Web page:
From the dawn of Jewish existence, we have been referred to as the Chosen People. It's an inescapable fact (Deuteronomy 7:6). Yet, this concept isn't mentioned all that much in Jewish life - and for good reason. For one, it has caused a great deal of agony, persecution and hostility. But secondly, and most importantly, it's very easy to misinterpret what it actually means. It has absolutely nothing to do with racial or ethnic superiority. It simply means we have a unique mission to make the world aware of God and His ethical demands. That's it. These demands are basic values of decency that everyone can understand and abide by, regardless of who they are or where they came from.

We are not worthy of this title on our own merits. God only chose us because we are the descendants of the first ethical monotheist, Abraham (Genesis 18:19). That's the sole reason. In fact, to prevent ourselves from any arrogance that might be compelled by this title, one has to look no further than episodes throughout Tanach, where we have often failed to live up to God's standards. This is hardly a tradition based on inherent superiority. Instead, goodness is always based upon a person's overall behavior.

Two of the clearest examples which demonstrate that chosenness has nothing to do with innate superiority are the stories of Noah and Ruth. Noah was not Jewish, but was saved from annihilation because "he was the most righteous person in his generation" (Genesis 6:9). Similarly, Ruth was not born a Jew, but due to her righteousness was rewarded with having the Messiah himself, Mashiach Ben David, descend from her. Once again, good deeds are more important than who your parents happened to be.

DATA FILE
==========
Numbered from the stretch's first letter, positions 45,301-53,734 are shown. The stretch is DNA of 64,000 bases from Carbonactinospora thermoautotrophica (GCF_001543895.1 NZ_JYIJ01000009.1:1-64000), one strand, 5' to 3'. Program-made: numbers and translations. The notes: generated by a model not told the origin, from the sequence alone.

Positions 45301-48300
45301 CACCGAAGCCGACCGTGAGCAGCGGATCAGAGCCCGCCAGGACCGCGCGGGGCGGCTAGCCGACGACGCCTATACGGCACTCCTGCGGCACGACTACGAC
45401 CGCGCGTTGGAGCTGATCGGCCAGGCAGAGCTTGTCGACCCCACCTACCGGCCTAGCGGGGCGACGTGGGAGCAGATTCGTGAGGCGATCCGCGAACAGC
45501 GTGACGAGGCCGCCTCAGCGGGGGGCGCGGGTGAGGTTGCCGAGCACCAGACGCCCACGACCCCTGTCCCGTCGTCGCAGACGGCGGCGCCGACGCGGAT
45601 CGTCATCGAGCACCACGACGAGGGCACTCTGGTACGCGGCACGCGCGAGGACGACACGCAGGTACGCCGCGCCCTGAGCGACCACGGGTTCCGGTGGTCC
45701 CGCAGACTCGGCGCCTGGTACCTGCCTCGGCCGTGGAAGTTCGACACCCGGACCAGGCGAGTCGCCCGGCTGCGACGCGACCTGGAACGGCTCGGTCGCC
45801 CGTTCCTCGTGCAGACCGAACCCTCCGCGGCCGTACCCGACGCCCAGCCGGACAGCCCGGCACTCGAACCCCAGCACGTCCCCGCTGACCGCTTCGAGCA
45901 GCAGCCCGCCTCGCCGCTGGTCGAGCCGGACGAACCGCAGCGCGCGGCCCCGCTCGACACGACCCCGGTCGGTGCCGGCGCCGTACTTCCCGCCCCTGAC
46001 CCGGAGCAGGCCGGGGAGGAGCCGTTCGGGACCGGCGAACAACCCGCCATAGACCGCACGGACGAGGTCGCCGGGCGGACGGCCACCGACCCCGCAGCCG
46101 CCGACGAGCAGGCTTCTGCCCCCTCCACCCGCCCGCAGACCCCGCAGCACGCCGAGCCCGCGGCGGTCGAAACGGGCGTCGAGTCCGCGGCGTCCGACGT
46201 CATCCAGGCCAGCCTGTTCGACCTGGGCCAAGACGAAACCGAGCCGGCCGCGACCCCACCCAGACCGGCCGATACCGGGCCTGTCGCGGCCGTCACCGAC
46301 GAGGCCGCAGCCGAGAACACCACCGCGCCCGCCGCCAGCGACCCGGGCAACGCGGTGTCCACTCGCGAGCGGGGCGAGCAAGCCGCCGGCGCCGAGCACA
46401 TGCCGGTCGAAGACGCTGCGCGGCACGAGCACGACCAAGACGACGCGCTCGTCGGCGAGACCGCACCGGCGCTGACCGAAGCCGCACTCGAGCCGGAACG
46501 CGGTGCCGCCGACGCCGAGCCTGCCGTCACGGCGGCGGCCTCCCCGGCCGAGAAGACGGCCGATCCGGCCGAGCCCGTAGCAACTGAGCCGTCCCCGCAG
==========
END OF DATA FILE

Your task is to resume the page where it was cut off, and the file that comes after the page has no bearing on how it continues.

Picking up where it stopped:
While we have the responsibility of being "a light unto the nations" (Isaiah 42:6), we first have to be a light unto each other. As the saying goes, "charity begins at home." Still, we can't let this task overwhelm us to the point where we are either only good to Jews or only good to non-Jews. The more consistently we try treat other people well, the easier it will become to achieve both outcomes. Whether we're in shul on Friday night or out shopping during the week, we must always strive for top-notch behavior. Because of who we are, the world scrutinizes everything we do. At times, this can be frustrating, but it isn't always a bad thing. It can also be a great opportunity to show people the kind of character God truly desires.

Other peoples and religions have tried to strip us of the Chosen People role, but it's doubtful they actually realize what such a label entails. It's not all it's cracked up to be, and it's not something that can be transferred. As a prominent non-Jew, the Reverend Edward H. Flannery, put it: "It was Judaism that brought the concept of a God-given universal moral law into the world . . . the Jew carries the burden of God in history [and] for this has never been forgiven."

Due to the antagonism and responsibility this title brings, there's an old joke that most Jews would have preferred if God had chosen someone else. Nevertheless, spreading ethical monotheism to the world rests on our shoulders. The Chosen People idea is not dogma but historical fact. It's a powerful concept, but nothing to brag about. It's simply a calling we must try to live up to.

Friday, February 4, 2011

A Rejection of Egypt